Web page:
If you actually watch the entire series, you see the picture of a middle aged man who decides to change his ways, because he looks back on his life and realizes that he’s unhappy with how it has turned out.  That’s why the guy who was once warned “No disintegrations” by Darth Vader is now going out of his way to avoid killing people unless he absolutely has to, who now values family & honor far above profit.

Sorry, folks, but like Darth Vader said, you know it to be true.

There’s a saying on social media: No one hates Star Wars like Star Wars fans. Two different live action Star Wars television series (with more on the way) and all some people can do is complain because it isn’t exactly what they were expecting or hoping for.  I swear, some people are never satisfied. Ten year old me would have killed to get all of this great Star Wars content back in the mid 1980s.

So, yeah, I enjoyed The Book of Boba Fett, and I’m looking forward to seeing what Favreau & Filoni have in store for us next.

Star Wars reviews: The Bad Batch part two

The first season of Star Wars: The Bad Batch concluded on Disney+ last week. I previously took a look at the first eight episodes, and here’s my thoughts on the second half of the season.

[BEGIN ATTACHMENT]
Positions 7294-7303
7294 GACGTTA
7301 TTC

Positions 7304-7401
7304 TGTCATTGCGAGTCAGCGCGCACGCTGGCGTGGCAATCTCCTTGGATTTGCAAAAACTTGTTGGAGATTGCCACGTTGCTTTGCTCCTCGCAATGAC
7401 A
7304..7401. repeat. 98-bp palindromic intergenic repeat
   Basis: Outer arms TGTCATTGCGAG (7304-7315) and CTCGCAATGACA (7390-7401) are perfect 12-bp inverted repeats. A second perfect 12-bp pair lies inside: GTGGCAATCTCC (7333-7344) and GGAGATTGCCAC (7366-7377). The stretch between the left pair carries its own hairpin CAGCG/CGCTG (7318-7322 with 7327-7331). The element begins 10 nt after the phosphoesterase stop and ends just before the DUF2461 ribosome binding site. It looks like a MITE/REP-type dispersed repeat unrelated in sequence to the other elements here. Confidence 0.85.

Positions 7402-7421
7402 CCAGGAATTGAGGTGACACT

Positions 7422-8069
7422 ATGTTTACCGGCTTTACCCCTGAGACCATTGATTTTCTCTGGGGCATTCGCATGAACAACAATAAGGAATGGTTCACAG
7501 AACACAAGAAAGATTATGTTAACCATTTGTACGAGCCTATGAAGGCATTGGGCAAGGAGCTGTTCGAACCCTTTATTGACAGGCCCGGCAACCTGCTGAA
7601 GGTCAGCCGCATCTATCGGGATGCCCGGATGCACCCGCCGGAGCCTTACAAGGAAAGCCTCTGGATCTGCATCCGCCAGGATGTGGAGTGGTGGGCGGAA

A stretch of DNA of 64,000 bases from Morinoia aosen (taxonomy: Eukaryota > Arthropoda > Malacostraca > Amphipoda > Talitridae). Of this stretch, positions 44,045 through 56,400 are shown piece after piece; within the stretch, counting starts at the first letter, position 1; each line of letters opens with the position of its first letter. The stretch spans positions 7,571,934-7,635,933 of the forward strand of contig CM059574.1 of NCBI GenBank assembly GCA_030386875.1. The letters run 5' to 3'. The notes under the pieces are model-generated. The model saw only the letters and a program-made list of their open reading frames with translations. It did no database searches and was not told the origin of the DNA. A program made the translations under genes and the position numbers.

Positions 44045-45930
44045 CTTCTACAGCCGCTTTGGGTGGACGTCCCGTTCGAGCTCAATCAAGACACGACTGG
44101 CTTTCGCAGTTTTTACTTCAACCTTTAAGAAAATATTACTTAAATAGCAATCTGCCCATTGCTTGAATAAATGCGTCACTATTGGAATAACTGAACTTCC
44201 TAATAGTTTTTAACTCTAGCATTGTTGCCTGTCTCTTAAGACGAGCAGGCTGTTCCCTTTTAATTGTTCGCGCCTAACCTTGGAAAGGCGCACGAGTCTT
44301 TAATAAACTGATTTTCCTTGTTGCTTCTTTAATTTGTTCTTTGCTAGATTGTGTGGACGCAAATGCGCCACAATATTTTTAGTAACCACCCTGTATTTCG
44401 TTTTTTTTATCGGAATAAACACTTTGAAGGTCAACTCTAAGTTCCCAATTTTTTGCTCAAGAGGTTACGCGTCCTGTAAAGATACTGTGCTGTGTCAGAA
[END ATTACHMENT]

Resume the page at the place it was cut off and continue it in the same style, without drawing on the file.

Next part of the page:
When we last saw Omega (Michelle Ang) she had been captured by ruthless bounty hunter Cad Bane (Corey Burton) who was acting on behalf of the Kaminoans. I was expecting the rest of the Bad Batch to have to come to Omega’s rescue. Instead, she nearly succeeded in rescuing herself, and then the arrival of Fennec Shand (Ming-Na Wen) did indeed enable Omega to escape, requiring only a last minute assist from the rest of the Batch. Omega is definitely no damsel in distress.

It was surprising to learn that Fennec Shand had actually been hired by Kaminoan scientist Nala Se (Gwendoline Yeo) to protect Omega. Back during The Clone Wars animated series Nala Se had actually been one of the most ruthless of the Kaminoans.  She regarded the Clone Troopers merely as property, and helped the Sith cover up the true purpose of the Clones’ inhibitor chips, thereby indirectly assisting them in wiping out the Jedi with Order 66. So I am curious why Nala Se is now acting so benevolent and trying to save Omega’s life.

The next episode, “Common Ground,” sees the Bad Batch (Dee Bradley Baker) sent to rescue Avi Singh, a former Senator in the Separatist government, from the Empire, who are now occupying his  world. Echo, who was previously a prisoner of the Separatist military and who was experimented on by them, is understandably reluctant to help Singh. However, as was seen in several episodes of The Clone Wars, many of the Separatist’s civilian leaders did genuinely want what was best for their worlds, and just like the Republic’s Senate, were being used & deceived by the Sith. Such is the case with Singh, who is truly despondent at the thought of the Empire enslaving his people.